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Twenty-five years ago, Toshiba shipped its first laptop computers. And the Japanese company is still unveiling some radical new designs in personal computing. Today, the company is unveiling its Libretto W100 ultra-mobile laptop with dual touchscreens and no physical keyboard.
Pictured at the top left, the Libretto opens like a clam shell and has two touchscreens that can respond to multiple finger touches at the same time. It’s a concept design that for now will be made in limited quantities; the company’s main goal is to get feedback on the design so it can offer a mass production version later. This design is one of many new computers that Toshiba is launching for the back-to-school selling season, said Toshiba’s Phil Osako (pictured above).
It offers a full Windows 7 operating system, allowing it to run Microsoft Office and Skype video chat. It has built-in Bluetooth 5 and 802.11n wireless networking. The Libretto weighs 1.8 pounds and uses a virtual keyboard on one of its two 7-inch screens. When you type, you can feel that you hit a key because the Libretto has force feedback.
You can surf the web on one screen while checking email on the other. The Libretto also has an accelerometer so that you can view the screens in landscape or portrait modes. It measures 4.84 inches by 7.95 inches and can fit into a bag or jacket pocket. Toshiba also includes a bunch of its own apps aimed at giving users quick access to features. The geek details: the screens have 1024 x 600 resolution, Intel Pentium U5400 processors running at 1.2 gigahertz, 2 gigabytes of DDR3 main memory, and a 62-gigabyte hard disk drive. There’s also a 1-megapixel high-definition webcam.
Toshiba is also launching its 25th anniversary edition Portégé R700 ultra-portable laptop. It has a 13.3-inch screen with a full keyboard and a DVD drive, with prices starting under $1,000. Aimed at business users, it weighs 3.2 pounds and is an inch thick. It uses a new Airflow Cooling Technology that directs fresh air over the hottest components in the system.
It has a magnesium alloy case reinforced with a honeycomb rib design to make it stronger. The device uses Intel Core microprocessors. Battery life lasts up to 8.5 hours on a six-cell battery. It has a separate $199 accessory that replicates ports so you can plug lots of gadgets into it. With an Intel Core i3 processor and a 500-gigabyte hard drive, it sells for $999. Other models are more expensive.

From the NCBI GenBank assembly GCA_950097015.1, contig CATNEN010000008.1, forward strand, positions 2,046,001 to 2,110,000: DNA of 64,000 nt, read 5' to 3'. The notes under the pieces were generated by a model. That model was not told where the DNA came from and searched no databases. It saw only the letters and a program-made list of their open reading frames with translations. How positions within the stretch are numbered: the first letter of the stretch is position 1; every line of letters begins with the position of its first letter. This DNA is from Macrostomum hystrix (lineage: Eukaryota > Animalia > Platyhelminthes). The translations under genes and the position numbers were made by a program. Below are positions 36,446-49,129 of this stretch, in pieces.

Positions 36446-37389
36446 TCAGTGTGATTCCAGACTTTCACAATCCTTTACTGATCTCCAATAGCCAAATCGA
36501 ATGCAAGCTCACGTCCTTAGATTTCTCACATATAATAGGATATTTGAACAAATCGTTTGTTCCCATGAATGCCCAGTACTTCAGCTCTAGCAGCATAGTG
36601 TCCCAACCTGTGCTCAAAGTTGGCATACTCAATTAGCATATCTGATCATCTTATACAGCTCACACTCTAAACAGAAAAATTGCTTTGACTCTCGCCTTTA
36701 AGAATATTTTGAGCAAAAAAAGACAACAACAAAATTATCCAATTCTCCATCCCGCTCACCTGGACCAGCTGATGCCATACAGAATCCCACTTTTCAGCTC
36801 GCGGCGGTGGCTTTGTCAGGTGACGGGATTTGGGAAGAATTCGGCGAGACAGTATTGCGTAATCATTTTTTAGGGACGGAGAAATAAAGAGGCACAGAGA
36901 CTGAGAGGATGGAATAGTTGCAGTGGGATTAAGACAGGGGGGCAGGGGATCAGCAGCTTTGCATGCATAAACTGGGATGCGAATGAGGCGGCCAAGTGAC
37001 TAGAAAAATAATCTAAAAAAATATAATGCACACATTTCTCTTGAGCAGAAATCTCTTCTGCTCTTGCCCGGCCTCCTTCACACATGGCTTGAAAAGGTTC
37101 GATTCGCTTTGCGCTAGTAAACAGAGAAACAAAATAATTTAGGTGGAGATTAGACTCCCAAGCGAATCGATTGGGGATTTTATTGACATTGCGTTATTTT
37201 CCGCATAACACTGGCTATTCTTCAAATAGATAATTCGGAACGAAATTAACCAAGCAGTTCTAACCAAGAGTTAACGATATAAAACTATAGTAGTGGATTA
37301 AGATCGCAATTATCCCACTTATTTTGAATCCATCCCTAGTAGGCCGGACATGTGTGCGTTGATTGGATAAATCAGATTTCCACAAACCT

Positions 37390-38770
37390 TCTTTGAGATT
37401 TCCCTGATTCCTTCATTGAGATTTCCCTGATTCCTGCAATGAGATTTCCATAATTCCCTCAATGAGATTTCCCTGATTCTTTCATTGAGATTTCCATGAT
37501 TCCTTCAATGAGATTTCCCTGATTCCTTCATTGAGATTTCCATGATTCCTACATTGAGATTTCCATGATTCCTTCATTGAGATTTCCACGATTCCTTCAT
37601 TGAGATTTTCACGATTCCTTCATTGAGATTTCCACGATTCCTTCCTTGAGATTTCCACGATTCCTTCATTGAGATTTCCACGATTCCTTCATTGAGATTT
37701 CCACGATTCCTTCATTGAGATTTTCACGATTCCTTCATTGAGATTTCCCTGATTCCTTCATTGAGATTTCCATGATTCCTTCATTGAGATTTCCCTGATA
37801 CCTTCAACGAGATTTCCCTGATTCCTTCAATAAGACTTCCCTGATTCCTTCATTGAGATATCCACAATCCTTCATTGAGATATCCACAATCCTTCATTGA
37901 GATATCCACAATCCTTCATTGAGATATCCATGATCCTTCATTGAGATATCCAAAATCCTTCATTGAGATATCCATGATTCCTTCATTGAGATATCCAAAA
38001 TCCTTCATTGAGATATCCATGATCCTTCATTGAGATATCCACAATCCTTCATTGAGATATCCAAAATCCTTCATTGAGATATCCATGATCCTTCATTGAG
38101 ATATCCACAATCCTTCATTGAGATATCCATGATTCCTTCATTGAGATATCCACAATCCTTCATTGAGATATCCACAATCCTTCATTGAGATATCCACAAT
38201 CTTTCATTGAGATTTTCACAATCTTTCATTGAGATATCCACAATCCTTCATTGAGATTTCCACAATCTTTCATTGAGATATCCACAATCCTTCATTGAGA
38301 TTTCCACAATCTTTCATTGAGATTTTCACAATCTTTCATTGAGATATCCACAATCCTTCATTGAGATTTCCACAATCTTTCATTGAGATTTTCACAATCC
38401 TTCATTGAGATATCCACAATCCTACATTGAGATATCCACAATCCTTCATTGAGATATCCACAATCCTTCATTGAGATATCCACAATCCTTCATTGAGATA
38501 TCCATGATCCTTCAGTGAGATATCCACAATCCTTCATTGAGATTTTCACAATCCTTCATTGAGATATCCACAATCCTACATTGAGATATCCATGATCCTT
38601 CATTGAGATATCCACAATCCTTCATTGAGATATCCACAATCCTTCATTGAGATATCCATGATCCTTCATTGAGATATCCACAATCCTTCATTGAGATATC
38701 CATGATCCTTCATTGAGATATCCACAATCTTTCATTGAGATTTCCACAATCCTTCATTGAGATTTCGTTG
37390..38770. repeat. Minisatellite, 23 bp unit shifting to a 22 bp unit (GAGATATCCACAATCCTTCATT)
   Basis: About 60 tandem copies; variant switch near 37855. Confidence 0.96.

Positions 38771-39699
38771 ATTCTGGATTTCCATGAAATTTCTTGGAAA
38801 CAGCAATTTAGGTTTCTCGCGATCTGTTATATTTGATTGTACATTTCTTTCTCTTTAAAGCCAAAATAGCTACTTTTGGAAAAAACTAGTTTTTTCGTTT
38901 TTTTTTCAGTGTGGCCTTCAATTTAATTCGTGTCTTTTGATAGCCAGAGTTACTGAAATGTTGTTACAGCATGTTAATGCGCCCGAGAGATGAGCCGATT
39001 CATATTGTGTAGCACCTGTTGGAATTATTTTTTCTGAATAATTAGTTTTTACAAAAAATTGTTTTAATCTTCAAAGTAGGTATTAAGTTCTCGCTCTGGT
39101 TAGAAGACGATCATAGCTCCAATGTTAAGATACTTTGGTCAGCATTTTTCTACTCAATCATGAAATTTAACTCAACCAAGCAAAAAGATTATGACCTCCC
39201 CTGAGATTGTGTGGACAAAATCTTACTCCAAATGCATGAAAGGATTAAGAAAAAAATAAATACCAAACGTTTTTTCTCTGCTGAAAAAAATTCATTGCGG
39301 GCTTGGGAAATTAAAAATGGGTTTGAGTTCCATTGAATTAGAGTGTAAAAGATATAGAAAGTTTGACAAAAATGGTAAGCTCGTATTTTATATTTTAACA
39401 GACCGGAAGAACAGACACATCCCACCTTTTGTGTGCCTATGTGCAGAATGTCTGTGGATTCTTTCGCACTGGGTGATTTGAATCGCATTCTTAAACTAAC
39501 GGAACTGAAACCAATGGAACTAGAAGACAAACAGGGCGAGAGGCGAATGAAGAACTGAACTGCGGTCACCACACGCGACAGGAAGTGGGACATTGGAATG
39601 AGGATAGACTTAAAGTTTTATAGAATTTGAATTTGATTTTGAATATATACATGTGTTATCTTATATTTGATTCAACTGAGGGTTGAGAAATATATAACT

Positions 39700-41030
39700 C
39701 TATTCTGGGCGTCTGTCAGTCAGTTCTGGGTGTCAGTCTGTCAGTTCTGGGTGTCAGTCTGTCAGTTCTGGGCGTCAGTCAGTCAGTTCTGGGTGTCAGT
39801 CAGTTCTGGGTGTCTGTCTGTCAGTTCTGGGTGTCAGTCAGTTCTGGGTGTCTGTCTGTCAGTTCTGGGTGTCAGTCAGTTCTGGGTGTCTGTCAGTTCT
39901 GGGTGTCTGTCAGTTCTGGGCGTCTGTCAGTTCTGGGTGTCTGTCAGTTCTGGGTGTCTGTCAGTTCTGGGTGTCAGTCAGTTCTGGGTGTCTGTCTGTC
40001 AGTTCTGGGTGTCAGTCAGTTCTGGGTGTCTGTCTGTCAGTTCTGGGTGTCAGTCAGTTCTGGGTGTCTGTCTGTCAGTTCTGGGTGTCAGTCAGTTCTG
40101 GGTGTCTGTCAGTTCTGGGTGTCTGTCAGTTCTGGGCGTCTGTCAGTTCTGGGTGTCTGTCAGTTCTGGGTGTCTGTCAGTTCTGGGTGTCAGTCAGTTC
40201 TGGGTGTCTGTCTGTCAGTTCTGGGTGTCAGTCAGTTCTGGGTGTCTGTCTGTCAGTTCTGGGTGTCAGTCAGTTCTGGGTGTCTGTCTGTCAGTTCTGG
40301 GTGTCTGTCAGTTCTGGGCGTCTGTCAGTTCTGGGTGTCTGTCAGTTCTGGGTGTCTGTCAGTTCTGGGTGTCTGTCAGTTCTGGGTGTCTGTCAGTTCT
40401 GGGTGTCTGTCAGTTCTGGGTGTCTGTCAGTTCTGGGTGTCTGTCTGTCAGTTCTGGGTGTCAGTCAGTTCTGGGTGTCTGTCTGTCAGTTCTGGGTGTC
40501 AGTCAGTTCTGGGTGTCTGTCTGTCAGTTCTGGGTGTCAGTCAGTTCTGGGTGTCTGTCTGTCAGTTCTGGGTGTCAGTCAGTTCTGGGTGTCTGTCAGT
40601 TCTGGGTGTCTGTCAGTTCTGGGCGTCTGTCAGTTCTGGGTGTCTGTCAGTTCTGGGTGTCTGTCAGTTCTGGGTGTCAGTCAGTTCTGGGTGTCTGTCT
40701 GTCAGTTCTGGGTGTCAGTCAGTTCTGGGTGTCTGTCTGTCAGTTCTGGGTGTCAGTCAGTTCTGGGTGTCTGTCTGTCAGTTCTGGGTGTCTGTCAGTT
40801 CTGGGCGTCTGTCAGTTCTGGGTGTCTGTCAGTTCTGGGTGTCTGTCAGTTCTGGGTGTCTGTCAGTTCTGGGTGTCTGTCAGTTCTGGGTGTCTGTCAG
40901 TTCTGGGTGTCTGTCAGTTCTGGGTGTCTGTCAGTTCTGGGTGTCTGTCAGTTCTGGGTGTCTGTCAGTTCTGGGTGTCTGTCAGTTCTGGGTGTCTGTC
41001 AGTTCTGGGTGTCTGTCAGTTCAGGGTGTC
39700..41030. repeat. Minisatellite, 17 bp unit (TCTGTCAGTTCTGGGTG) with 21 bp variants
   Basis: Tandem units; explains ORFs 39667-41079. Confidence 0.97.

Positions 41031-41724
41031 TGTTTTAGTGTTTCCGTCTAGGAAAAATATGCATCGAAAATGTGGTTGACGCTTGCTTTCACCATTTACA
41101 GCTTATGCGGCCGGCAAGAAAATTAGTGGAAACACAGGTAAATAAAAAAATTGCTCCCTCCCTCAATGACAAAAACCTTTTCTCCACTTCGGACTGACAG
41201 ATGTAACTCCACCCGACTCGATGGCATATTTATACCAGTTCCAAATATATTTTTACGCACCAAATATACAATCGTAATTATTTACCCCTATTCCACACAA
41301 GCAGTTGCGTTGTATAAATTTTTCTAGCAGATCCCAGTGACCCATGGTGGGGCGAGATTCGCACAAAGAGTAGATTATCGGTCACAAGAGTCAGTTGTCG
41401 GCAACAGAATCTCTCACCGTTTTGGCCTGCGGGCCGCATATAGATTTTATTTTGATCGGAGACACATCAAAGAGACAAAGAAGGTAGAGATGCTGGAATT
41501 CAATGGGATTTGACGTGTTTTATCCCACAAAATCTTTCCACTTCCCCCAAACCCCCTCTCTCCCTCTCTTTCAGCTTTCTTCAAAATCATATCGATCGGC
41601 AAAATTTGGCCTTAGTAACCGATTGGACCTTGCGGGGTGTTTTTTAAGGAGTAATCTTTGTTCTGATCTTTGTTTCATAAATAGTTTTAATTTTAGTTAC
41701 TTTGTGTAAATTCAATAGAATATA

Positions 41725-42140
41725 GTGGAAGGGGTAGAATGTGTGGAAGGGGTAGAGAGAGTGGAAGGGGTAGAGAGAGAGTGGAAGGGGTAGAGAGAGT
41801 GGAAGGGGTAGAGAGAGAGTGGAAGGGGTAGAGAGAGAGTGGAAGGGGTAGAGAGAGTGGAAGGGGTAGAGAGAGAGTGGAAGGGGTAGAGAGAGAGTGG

A consumer version of the laptop, with blue color, will sell for $889. The Portégé R705 will be sold only at Best Buy. It has an Intel Core i3 processor, 4 gigabytes of DDR3 memory, and a 500-gigabyte hard drive. It also uses the Intel Wireless Display, which connects a laptop to a big-screen TV via an HDMI attachment for the TV. The R700 is available today via Toshiba’s resellers and its direct site, and the R705 is available in Best Buy stores in June 27.
Toshiba’s first laptop was the T1100 launched in 1985. Last week, Toshiba also refreshed its full line-up of consumer laptops. Its Satellite C series laptops will sell for $449 to $559. Toshiba also launched a new series of netbooks, which are smaller and cheaper than laptops, for as little as $299. It also revamped its most expensive entertainment laptops.
So the company has pretty much redone its entire line-up for the back-to-school season. Many of the changes are timed to the release of new laptop chips from both Intel and AMD. That’s the kind of aggressive redesign that is necessary to remain relevant to consumers during the recession. By contrast, Apple hasn’t changed much of its line-up lately.
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